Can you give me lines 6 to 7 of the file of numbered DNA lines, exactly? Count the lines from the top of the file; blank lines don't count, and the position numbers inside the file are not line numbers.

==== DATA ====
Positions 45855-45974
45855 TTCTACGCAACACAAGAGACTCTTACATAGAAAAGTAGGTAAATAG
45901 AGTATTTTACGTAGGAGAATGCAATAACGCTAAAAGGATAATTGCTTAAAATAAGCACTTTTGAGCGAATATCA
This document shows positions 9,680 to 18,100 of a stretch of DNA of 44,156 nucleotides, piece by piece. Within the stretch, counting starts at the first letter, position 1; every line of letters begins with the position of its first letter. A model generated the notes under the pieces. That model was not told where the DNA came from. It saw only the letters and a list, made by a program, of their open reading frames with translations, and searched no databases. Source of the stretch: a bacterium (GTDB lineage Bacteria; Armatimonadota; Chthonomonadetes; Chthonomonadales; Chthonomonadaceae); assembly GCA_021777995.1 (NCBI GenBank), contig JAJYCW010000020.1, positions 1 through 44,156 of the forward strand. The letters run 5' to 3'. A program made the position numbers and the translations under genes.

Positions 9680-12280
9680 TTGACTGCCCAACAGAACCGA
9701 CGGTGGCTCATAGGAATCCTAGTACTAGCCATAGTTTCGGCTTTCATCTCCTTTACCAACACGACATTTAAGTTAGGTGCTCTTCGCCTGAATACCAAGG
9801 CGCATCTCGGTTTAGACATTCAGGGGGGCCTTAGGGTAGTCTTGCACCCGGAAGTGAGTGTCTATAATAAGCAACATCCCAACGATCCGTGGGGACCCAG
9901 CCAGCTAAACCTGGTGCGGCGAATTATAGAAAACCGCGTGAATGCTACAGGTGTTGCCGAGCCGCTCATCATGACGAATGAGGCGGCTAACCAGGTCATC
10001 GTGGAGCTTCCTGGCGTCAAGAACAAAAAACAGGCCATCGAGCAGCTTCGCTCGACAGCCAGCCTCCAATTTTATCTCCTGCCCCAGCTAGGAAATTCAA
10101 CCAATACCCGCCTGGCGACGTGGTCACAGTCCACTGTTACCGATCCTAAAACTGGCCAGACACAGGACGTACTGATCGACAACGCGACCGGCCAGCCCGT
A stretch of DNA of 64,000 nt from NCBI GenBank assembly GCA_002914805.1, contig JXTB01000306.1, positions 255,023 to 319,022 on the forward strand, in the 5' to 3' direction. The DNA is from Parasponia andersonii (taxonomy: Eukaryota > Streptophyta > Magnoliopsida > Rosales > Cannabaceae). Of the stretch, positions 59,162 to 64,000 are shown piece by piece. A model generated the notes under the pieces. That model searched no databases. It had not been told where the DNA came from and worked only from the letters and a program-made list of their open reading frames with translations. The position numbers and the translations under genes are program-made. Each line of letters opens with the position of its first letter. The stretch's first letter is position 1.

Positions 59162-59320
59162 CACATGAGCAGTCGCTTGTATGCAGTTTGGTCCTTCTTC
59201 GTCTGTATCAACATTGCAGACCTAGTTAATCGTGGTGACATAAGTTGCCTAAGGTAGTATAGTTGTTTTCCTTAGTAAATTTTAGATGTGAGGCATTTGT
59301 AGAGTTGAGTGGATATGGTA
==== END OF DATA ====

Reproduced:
9680 TTGACTGCCCAACAGAACCGA
9701 CGGTGGCTCATAGGAATCCTAGTACTAGCCATAGTTTCGGCTTTCATCTCCTTTACCAACACGACATTTAAGTTAGGTGCTCTTCGCCTGAATACCAAGG